In the last week of February, the baseball world was saddened by the news that superstar Josh Hamilton of the Los Angeles Angels had suffered a relapse of his drug and alcohol problems.
It was the latest chapter in a story that has a lot to tell us about what it means to be human and what it means to be the Church.
In 1999, the Tampa Bay Rays made Hamilton the first pick in the MLB draft and for good reason: His potential was enormous. He could hit for both a high average and with tremendous power, and as if that weren’t enough, he could throw a 97-mile-an-hour fastball.
With this kind of ability, the only thing that could keep Josh Hamilton from baseball greatness was Josh Hamilton. And that's what happened. Hamilton failed six drug tests while in the minor leagues and was finally suspended from 2004 to 2006. His potential seemed to have been wasted.
But it wasn’t. During that time, Hamilton had a conversion experience which enabled him to get off drugs. As he told ESPN “I’m proof that hope is never lost.” In 2007, the Cincinnati Reds took a flyer on Hamilton, which paid off handsomely when he put up all-star caliber numbers over half a season.
Hamilton was then traded to Texas where, for the next five seasons, he was one of the most feared hitters in baseball. After the 2012 season, he signed a five-year $125 million contract with the Angels.
His next two seasons didn’t go as well, mostly because of injury. And then came the relapse, which Hamilton reported to team and MLB officials.
Our first response to this story should be to pray for Hamilton and his family. But Hamilton’s story should also prompt us to think about what it means to be the Church, especially when one of us fails.
My friend Roberto Rivera recently wrote about this at the BreakPoint blog. “While I don’t know Hamilton,” Roberto wrote, “I know a thing or seventy-five about personal demons and patterns of sin.” Roberto added that the “biggest, if not only, difference” between Hamilton’s failures and his own was that Hamilton’s “struggles and failure are public and, thus, the stuff of potential humiliation,” whereas his “are private and ‘only’ the stuff of guilt and shame.”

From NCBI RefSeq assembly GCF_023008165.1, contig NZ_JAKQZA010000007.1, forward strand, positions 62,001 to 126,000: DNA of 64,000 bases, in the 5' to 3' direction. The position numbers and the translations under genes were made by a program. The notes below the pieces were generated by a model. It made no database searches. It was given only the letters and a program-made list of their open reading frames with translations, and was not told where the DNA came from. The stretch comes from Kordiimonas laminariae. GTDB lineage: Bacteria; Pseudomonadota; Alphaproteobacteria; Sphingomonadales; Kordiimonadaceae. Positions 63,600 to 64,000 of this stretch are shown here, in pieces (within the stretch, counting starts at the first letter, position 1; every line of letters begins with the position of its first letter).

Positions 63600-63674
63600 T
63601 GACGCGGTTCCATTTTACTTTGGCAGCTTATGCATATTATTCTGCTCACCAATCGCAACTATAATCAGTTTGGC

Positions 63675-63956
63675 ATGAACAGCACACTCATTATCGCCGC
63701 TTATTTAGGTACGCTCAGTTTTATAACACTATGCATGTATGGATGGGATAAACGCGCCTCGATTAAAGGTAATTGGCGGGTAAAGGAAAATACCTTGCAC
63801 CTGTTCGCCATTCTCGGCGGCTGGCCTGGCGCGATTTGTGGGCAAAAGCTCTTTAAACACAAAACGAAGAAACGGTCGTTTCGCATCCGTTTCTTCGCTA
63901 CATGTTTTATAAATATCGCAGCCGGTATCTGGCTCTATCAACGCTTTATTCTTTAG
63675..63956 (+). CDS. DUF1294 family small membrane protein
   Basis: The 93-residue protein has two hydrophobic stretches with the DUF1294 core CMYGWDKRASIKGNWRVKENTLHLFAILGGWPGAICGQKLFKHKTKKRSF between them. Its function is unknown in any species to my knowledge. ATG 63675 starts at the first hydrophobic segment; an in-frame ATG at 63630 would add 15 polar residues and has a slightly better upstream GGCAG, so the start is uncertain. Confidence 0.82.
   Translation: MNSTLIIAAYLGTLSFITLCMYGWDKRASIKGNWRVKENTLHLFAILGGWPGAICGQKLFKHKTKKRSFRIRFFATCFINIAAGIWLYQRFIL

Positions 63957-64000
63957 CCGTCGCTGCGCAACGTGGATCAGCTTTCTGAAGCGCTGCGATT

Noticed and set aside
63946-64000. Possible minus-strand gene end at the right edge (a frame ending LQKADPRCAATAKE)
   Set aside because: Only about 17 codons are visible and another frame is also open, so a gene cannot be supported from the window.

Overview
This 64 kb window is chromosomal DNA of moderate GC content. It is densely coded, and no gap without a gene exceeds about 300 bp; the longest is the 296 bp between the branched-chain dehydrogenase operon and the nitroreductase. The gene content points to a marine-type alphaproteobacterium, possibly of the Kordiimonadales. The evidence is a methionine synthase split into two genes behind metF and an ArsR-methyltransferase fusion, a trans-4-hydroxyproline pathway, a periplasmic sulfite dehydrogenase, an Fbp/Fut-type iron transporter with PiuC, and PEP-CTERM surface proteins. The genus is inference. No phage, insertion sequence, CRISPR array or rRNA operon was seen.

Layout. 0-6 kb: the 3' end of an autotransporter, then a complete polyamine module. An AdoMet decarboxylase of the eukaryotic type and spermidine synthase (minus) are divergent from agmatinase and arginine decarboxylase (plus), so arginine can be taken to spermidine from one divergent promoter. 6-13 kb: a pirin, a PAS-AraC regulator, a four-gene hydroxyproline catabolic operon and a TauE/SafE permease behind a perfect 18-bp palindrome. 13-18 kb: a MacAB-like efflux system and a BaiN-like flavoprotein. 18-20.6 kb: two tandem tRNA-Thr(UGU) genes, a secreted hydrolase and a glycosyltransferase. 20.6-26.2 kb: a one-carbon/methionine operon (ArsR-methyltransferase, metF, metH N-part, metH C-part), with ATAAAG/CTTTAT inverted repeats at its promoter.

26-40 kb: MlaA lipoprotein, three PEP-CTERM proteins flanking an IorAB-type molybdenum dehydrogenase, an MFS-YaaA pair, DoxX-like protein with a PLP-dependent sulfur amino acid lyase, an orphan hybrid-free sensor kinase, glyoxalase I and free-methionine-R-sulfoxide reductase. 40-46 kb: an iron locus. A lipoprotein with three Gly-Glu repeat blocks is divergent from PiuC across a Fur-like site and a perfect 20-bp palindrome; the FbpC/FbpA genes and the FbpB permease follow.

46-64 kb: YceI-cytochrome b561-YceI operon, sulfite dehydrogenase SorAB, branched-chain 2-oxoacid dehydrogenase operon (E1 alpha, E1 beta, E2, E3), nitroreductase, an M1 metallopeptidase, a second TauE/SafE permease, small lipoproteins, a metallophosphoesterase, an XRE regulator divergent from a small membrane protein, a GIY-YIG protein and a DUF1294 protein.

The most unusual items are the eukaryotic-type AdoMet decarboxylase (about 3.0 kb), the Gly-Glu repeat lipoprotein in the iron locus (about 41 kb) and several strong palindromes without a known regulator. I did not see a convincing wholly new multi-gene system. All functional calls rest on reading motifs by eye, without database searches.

While Roberto claimed to only be speaking for himself, if we’re honest we can all relate to what he’s talking about.
What Hamilton, Roberto and the rest of us need from the Church is a place that not only celebrates our triumphs but also—actually, more importantly—comes alongside us when we fail. Roberto recalled a variation he once heard on the familiar words of the Apostles Creed which went “I believe in the communion of sinners and the forgiveness of saints.”
We need the kind of place where we feel safe enough to admit that, in the words of the late Brennan Manning, we had made a “big slobbering mess of our lives,” even after we came to faith in Christ. A place that takes the words of the Apostle Paul—“I am confident that he who began a good work in you will carry it on to completion until the day of Christ Jesus”—to mean that until that day, grace should abound.
I pray that Josh Hamilton, as well as the rest of us, find just such a place. We all need it desperately.
Come to BreakPoint.org to read all of Roberto’s blog post. In fact, I’d recommend checking in at the BreakPoint blog every day to read all the thought- and faith-provoking entries.
BreakPoint is a Christian worldview ministry that seeks to build and resource a movement of Christians committed to living and defending Christian worldview in all areas of life. Begun by Chuck Colson in 1991 as a daily radio broadcast, BreakPoint provides a Christian perspective on today’s news and trends via radio, interactive media, and print. Today BreakPoint commentaries, co-hosted by Eric Metaxas and John Stonestreet, air daily on more than 1,200 outlets with an estimated weekly listening audience of eight million people. Feel free to contact us at BreakPoint.org where you can read and search answers to common questions.
Eric Metaxas is a co-host of BreakPoint Radio and a best-selling author whose biographies, children's books, and popular apologetics have been translated into more than a dozen languages.
Publication date: March 5, 2015